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Open Access Research article

Heterologous expression, purification and characterization of nitrilase from Aspergillus niger K10

Ondřej Kaplan1, Karel Bezouška12, Ondřej Plíhal1, Rüdiger Ettrich3, Natallia Kulik3, Ondřej Vaněk12, Daniel Kavan12, Oldřich Benada1, Anna Malandra14, Ondřej Šveda1, Alicja B Veselá1, Anna Rinágelová1, Kristýna Slámová1, Maria Cantarella4, Jürgen Felsberg1, Jarmila Dušková5, Jan Dohnálek5, Michael Kotik1, Vladimír Křen1 and Ludmila Martínková1*

Author Affiliations

1 Institute of Microbiology, Academy of Sciences of the Czech Republic, Vídeňská 1083, CZ-142 20 Prague, Czech Republic

2 Department of Biochemistry, Faculty of Science, Charles University in Prague, Hlavova 8, CZ-128 40 Prague, Czech Republic

3 Centre of Biocatalysis and Biotransformation, Institute of Systems Biology and Ecology, Academy of Sciences of the Czech Republic, Zámek 136, 373 33 Nové Hrady, Czech Republic

4 Department of Chemistry, Chemical Engineering and Materials, University of L'Aquila, Via Campo di Pile - Zona industriale di Pile, I-67100 L'Aquila, Italy

5 Institute of Macromolecular Chemistry, Academy of Sciences of the Czech Republic, Heyrovského náměstí 2, CZ-162 06 Prague, Czech Republic

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BMC Biotechnology 2011, 11:2  doi:10.1186/1472-6750-11-2

Published: 6 January 2011

Abstract

Background

Nitrilases attract increasing attention due to their utility in the mild hydrolysis of nitriles. According to activity and gene screening, filamentous fungi are a rich source of nitrilases distinct in evolution from their widely examined bacterial counterparts. However, fungal nitrilases have been less explored than the bacterial ones. Nitrilases are typically heterogeneous in their quaternary structures, forming short spirals and extended filaments, these features making their structural studies difficult.

Results

A nitrilase gene was amplified by PCR from the cDNA library of Aspergillus niger K10. The PCR product was ligated into expression vectors pET-30(+) and pRSET B to construct plasmids pOK101 and pOK102, respectively. The recombinant nitrilase (Nit-ANigRec) expressed in Escherichia coli BL21-Gold(DE3)(pOK101/pTf16) was purified with an about 2-fold increase in specific activity and 35% yield. The apparent subunit size was 42.7 kDa, which is approx. 4 kDa higher than that of the enzyme isolated from the native organism (Nit-ANigWT), indicating post-translational cleavage in the enzyme's native environment. Mass spectrometry analysis showed that a C-terminal peptide (Val327 - Asn356) was present in Nit-ANigRec but missing in Nit-ANigWT and Asp298-Val313 peptide was shortened to Asp298-Arg310 in Nit-ANigWT. The latter enzyme was thus truncated by 46 amino acids. Enzymes Nit-ANigRec and Nit-ANigWT differed in substrate specificity, acid/amide ratio, reaction optima and stability. Refolded recombinant enzyme stored for one month at 4°C was fractionated by gel filtration, and fractions were examined by electron microscopy. The late fractions were further analyzed by analytical centrifugation and dynamic light scattering, and shown to consist of a rather homogeneous protein species composed of 12-16 subunits. This hypothesis was consistent with electron microscopy and our modelling of the multimeric nitrilase, which supports an arrangement of dimers into helical segments as a plausible structural solution.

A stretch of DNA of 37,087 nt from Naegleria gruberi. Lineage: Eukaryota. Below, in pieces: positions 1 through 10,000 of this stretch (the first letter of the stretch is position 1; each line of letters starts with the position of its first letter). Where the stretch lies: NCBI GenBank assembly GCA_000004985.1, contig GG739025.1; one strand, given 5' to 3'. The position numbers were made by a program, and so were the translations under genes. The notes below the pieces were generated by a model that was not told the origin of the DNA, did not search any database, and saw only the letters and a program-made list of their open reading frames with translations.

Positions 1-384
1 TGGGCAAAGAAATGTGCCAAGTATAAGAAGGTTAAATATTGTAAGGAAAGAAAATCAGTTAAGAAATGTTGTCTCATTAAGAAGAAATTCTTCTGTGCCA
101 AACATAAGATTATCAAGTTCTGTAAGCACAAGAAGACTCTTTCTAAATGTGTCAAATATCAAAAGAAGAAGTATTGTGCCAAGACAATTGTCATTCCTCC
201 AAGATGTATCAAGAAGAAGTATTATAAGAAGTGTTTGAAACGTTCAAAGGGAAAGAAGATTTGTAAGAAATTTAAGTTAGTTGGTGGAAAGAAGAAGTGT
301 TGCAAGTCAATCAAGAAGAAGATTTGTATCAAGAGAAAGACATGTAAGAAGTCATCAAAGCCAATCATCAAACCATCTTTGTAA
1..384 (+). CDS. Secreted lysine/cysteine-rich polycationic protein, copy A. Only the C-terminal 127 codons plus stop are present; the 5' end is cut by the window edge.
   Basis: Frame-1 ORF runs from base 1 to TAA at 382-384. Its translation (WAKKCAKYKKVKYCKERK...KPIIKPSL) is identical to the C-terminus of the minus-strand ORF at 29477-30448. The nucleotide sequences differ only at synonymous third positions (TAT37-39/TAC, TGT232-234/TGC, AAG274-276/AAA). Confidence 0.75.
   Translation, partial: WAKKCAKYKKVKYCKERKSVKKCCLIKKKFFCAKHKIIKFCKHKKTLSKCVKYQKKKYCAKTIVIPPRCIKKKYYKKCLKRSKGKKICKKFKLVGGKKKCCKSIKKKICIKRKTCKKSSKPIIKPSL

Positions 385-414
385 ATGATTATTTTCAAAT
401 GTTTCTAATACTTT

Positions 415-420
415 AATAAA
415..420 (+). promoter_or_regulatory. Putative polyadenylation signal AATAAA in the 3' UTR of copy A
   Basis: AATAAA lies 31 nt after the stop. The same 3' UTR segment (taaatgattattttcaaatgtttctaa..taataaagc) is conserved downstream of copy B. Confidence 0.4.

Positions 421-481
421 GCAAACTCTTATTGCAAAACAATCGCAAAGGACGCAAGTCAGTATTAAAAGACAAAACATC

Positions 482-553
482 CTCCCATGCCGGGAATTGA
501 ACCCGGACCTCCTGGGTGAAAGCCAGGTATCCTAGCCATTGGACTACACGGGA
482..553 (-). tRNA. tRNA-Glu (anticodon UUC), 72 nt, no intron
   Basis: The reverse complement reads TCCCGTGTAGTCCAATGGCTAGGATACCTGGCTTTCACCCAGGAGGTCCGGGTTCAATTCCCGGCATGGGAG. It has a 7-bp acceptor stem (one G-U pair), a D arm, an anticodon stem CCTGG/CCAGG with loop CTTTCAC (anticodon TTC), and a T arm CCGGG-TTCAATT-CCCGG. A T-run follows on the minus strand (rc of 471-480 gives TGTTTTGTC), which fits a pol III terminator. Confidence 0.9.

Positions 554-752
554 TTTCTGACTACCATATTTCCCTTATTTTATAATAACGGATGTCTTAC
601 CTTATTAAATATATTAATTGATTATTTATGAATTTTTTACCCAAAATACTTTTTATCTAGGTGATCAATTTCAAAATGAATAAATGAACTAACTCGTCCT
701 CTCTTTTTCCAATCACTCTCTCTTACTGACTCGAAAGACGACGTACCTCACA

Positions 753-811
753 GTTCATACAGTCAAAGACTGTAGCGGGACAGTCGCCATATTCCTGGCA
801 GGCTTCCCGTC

Conclusions

The nitrilase from Aspergillus niger K10 is highly homologous (≥86%) with proteins deduced from gene sequencing in Aspergillus and Penicillium genera. As the first of these proteins, it was shown to exhibit nitrilase activity towards organic nitriles. The comparison of the Nit-ANigRec and Nit-ANigWT suggested that the catalytic properties of nitrilases may be changed due to missing posttranslational cleavage of the former enzyme. Nit-ANigRec exhibits a lower tendency to form filaments and, moreover, the sample homogeneity can be further improved by in vitro protein refolding. The homogeneous protein species consisting of short spirals is expected to be more suitable for structural studies.